When the Perpetrator Goes Free and the Victim Is Imprisoned

It seems impossible but it's true: although her sentence has just been overturned, in Britain recently, a woman was sent to jail for accusing her husband of rape, then retracting the accusation.

Although this story has received little coverage except in The Guardian, a left-wing daily national, it caught my eye at once. The story goes like this: the woman, 'Sarah', was being repeatedly abused by her husband. One night, after brutally raping her, she summoned up the courage to dial 999 and her husband, 'Ray', was arrested. However, one year on, it was Sarah who was sent to prison and Ray who walked free.

After Ray was arrested, Sarah was put under increasing pressure to retract the rape allegation. This she did, after emotional blackmail from both Ray and his sister.

For most people, it would be obvious that a rape victim suddenly retracting her allegation would require more investigation, particularly because the police and CPS (Crown Prosecution Service) knew the background details of the case, including the fact that Ray had abused Sarah before. The physical and forensic evidence was all there. However, rather than investigating further, Sarah was arrested for perverting the course of justice. On November 5th, she was sentenced to eight months in prison. After serving eighteen days, however, her sentence was overturned; she instead received a community sentence and a supervision order for two years.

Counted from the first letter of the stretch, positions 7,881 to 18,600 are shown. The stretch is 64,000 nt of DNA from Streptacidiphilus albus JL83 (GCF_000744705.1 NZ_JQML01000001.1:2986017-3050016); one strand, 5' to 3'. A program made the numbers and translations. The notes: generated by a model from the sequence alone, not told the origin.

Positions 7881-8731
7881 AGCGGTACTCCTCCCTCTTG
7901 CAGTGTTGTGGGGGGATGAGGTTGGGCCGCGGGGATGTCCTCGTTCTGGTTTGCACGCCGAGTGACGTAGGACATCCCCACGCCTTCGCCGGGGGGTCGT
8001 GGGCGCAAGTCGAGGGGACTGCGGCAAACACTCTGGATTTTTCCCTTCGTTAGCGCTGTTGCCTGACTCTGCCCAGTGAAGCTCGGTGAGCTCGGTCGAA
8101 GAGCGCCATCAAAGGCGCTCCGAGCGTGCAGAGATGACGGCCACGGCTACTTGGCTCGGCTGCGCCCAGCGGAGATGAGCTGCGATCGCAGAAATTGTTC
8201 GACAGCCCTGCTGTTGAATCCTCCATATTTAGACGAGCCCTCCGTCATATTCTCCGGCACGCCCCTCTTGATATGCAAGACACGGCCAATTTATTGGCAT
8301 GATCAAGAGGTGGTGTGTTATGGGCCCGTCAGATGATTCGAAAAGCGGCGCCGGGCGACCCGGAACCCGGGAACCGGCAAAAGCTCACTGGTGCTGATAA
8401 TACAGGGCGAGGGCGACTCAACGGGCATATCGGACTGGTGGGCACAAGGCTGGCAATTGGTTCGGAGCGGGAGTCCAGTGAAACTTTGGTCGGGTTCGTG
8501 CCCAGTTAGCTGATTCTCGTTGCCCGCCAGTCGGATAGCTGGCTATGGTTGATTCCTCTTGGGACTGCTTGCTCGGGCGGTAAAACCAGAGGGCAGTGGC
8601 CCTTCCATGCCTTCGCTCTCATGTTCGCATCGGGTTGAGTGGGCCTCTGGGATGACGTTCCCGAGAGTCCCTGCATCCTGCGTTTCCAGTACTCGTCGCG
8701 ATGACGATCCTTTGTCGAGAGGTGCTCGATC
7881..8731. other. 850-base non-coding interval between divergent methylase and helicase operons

Some victory: it is Sarah who now has the criminal record, not Ray.

In my eyes, Sarah is a victim not only of her abusive husband but a system that has repeatedly let her down. Although they dealt well with the case initially, arresting Ray and taking her allegation seriously, they let her down by allowing Ray to write emotional letters to his children from prison, blaming Sarah for his predicament. It takes so much courage for a rape victim to come forward, particularly if the perpetrator is her own husband. In Britain, only 6% of reported rapes result in a conviction, a shocking statistic, even allowing for a certain number of false accusations.

It seems incredible that a husband raping his wife was only recognised as a crime in 1991. Since then, rape conviction has barely progressed at all, with judges taking an increasingly hard line on (supposedly) false rape accusations.

The process of reporting a rape is enough to put some women off: an internal forensic exam by a doctor is followed by intense cross-examining from a barrister if the case proceeds to court. Obviously these measures are necessary to discover the truth. But it seems to me that a lot more sensitivity, tact and compassion is needed when it comes to reporting rape; cases like this can hardly encourage victims to come forward. Rape victims can expect nothing but harsh treatment and utter scepticism from the British courts system; this must be changed.

More articles by Category: Feminism, Violence against women
More articles by Tag: Activism and advocacy, Rape, Domestic violence, Sexuality, Sexualized violence, Law



Rosamund C
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